Our Four-legged Hunting Homies by Celine Castelino
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Dogs have been our hunting companions for thousands of years but when did this partnership begin? Scholars believe that dogs descend from the gray wolf, Canis lupus, the largest member of the Canid family, which includes foxes and coyotes, but have not yet established where they were first domesticated. Was it in the Middle or Far East or did dogs accompany our ancestors out of Africa? It is more likely that they were domesticated in several places at different times.
Did we domesticate dogs or did they adopt us? A widely accepted theory suggests that smaller, less-aggressive wolves started hanging around human habitations to scavenge their leftovers. Perhaps they then started following the hunters and joined in the chase; they may have sniffed out the quarry and chased them towards the waiting humans. Or it may have happened the other way round, with humans following dogs and stealing their dinner!
The most tantalizing evidence of dogs living alongside humans comes from the Chauvet Cave in the south of France that dates to around 26,000 years ago, where a 150-foot trail of footprints made by a child, 8 to 10 years old, were found in the clay floor alongside those of a large canid – a dog or wolf. A skull that is more like that of a domesticated dog than a wild wolf was found at Goyet Cave in Belgium and dated even earlier - to 31,700 years ago.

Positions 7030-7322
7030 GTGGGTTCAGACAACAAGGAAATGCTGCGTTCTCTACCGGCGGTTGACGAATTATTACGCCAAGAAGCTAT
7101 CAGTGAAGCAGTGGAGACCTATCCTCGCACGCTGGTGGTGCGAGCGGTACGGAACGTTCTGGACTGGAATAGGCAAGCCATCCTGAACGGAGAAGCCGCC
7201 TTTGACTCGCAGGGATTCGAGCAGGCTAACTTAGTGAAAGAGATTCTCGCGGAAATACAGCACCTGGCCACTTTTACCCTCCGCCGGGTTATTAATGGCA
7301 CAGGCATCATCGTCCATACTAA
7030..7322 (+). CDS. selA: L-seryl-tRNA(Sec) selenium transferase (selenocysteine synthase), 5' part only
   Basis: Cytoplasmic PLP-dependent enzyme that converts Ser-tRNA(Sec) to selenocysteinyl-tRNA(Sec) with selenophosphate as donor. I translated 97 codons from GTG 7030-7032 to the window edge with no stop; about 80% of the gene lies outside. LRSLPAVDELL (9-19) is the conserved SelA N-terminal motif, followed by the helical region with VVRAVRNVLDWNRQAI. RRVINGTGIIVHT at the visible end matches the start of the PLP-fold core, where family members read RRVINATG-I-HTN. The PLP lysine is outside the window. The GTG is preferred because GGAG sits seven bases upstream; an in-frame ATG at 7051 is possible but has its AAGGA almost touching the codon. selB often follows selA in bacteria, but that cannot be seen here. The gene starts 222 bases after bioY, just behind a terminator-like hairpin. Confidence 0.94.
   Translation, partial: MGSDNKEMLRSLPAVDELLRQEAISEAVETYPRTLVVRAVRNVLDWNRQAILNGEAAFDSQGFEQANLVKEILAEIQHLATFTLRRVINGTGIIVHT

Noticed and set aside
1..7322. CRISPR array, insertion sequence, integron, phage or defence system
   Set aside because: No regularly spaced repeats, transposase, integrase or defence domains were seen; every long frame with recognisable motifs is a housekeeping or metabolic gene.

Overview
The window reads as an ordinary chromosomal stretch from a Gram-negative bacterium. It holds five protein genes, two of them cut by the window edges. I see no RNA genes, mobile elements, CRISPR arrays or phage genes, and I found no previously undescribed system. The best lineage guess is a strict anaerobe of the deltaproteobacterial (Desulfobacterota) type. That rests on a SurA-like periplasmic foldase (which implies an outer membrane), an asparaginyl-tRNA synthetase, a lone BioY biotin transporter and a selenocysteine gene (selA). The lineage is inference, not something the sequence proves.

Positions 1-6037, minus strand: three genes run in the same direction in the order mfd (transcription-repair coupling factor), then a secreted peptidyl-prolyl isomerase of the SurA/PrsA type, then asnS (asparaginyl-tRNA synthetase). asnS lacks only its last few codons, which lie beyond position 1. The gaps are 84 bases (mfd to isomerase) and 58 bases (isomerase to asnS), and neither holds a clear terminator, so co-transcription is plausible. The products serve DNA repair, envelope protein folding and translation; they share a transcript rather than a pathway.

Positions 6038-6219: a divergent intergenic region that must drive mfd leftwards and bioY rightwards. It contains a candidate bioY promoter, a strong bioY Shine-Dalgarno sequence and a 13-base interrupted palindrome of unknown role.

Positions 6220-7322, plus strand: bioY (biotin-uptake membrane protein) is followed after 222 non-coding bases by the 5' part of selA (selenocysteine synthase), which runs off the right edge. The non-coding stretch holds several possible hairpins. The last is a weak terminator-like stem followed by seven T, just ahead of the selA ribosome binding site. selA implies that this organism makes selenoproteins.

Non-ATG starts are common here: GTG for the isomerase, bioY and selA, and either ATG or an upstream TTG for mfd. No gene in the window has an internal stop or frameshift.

A study of over a 100 dog burials from prehistoric Japan provides very early evidence that dogs did indeed help people hunt. Angela Perri, now a zooarchaeologist at the Max Planck Institute for Evolutionary Anthropology in Leipzig, studied the Jōmon culture, hunter-gatherers living along the east coast of Japan from about 16,000 to 2400 years ago. Around 10,000 to 12,000 years ago, as the climate warmed, pine forests gave way to dense woodlands of oak, maple, and birch that attracted prey like deer and wild boar. About 9000 years ago, the Jōmon began to bury their dogs alongside their human dead. Both humans and dogs, in individual graves, were arranged as if they had curled up and gone to sleep. Some dogs were given the same grave goods - shell bracelets and deer antlers, as the humans.
Perri went on a boar hunt in a dense forest near Hiroshima with a group of hunters and their dogs - bloodhounds and shiba inus, to get an idea of how they may have worked together. The dogs dashed into the forest and started barking just 10 minutes later to let the hunters know they had tracked down their prey. Now their role was to warn the hunters when they got near the boars and protect their masters.
Dogs often feature in rock art. A lively red ochre painting from Tassili, Southern Algeria, for example, depicts a hunter and his four dogs pursuing a wounded deer. More elaborate paintings, sculptures and mosaics from early civilizations in Egypt, Greece, Mesopotamia and China continued to celebrate dogs as valued companions on the hunt. We shall return to their story later.
A 2500-year-old bronze bell depicting a Jōmon hunt with dogs. from Tokyo National Museum (http://www.tnm.jp/)
Tassili rock painting
Article by Celine Castelino